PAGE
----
Life and Death in the Andes


What?! A book that isn’t fantasy?! I know! A year (or two?) ago I was really into reading and learning about South America, particularly the indigenous people who have lived there over time. Because of that I bought several nonfiction books on various topics, and I’m just now getting around to reading them. This book covers historical events and their consequences in Columbia, Ecuador, Peru, Bolivia, Chile, and Argentina. Topics range from Charles Darwin and other explorers of the region, to Pablo Escobar and other criminals and bandits, to people who are the last to speak their native tongue, to people who live on floating islands in Lake Titicaca. Each chapter is a different essay, and each essay gives both a micro and macro view of the place or people in the aforementioned countries.

I was very impressed by this book. Kim MacQuarrie writes in such an engaging way that I had to remind myself that this was a nonfiction title instead of fiction. He weaves together his own explorations, myths and legends, and gives the individuals he encounters and interviews their own distinct voices. His writing is both descriptive and emotive yet still very informative. I could tell that he has a great respect for the people and places that he writes about. The only real gripe I have toward the book is that I would have preferred the essays to be edited down a little more for conciseness.  I think I felt this way mainly because I had prior knowledge of some of the topics, but for readers who aren’t as familiar with these places, peoples, or myths, the extra context would probably be more enjoyable and helpful to read about.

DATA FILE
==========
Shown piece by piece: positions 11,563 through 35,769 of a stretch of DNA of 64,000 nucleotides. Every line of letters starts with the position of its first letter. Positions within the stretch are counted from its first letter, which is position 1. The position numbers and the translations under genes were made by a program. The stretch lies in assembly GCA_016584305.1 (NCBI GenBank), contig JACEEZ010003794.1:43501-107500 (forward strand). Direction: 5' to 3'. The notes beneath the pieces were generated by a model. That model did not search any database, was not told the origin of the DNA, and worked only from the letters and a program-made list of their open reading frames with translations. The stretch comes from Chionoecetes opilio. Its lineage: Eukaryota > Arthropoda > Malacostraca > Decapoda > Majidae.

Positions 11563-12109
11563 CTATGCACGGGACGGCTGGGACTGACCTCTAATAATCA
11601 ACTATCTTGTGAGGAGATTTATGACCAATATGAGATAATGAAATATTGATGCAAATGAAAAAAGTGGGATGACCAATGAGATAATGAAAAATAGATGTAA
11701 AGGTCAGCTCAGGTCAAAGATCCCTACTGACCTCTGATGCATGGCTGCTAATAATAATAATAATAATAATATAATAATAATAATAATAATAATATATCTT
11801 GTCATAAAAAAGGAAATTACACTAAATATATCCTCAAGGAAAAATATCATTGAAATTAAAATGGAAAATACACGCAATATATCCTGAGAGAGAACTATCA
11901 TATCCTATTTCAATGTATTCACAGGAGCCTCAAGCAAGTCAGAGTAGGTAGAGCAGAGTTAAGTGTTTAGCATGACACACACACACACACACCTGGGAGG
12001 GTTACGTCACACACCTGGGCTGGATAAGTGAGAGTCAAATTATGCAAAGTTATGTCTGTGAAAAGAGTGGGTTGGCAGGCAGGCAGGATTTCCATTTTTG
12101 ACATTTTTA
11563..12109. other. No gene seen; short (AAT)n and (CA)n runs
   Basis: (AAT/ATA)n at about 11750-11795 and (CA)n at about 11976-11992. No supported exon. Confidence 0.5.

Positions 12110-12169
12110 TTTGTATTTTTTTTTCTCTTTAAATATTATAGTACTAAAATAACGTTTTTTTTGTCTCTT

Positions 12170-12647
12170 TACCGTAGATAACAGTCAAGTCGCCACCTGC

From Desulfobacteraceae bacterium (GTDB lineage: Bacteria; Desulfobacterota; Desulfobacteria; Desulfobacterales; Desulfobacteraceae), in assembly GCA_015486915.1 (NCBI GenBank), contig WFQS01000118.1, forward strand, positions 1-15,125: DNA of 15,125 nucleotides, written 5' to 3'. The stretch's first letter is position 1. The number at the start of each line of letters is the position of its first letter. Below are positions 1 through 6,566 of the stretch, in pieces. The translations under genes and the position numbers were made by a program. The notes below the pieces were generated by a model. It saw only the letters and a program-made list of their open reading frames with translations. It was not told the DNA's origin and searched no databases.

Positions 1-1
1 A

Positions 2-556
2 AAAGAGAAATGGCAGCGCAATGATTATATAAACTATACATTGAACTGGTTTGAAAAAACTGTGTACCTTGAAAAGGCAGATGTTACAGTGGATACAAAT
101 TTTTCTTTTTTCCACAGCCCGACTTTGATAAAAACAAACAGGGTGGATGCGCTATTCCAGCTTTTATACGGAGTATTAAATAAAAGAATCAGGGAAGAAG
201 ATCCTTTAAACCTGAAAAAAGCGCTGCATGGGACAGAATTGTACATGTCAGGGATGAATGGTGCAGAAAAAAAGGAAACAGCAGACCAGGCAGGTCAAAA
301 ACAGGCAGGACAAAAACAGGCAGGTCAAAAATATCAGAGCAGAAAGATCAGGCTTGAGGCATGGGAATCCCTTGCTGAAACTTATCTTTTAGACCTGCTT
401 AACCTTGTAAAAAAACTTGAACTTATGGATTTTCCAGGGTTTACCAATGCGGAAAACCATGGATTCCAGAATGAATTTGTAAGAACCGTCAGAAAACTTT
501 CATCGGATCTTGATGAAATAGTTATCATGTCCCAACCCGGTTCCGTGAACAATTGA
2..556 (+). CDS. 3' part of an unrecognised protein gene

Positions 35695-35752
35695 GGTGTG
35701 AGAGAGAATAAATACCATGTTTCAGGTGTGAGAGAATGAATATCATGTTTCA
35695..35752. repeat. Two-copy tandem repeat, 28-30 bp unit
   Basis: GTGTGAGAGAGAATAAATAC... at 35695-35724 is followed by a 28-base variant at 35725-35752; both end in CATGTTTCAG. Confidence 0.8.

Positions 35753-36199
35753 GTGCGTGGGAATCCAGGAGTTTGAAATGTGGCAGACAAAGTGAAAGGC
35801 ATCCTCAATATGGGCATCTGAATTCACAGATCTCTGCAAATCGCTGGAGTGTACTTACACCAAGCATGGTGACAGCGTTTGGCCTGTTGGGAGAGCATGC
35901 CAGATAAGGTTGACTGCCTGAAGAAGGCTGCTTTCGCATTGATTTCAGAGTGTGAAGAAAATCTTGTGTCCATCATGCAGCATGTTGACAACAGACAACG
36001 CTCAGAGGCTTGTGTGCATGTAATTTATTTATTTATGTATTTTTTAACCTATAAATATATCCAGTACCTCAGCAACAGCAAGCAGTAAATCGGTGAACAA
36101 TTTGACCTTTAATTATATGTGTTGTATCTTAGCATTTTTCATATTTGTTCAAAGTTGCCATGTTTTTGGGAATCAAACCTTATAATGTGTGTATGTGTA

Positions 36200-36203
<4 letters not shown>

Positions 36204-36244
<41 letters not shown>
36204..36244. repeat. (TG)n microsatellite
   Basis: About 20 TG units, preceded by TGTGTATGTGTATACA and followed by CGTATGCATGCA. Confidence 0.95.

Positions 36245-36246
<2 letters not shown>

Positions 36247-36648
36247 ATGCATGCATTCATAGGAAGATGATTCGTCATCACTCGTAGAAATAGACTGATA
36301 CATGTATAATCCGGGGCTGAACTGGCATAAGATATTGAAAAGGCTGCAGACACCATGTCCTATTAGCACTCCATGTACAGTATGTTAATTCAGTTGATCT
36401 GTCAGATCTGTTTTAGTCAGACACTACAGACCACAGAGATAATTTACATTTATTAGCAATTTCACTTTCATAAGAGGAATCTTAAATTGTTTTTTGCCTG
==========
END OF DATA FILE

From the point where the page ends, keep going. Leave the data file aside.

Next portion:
This very detailed collection of essays gets a well deserved four and a half out of five stars from me. I would highly recommend this book as a starting point if you want to learn about the political, cultural, and criminal events that took place in the Andes.

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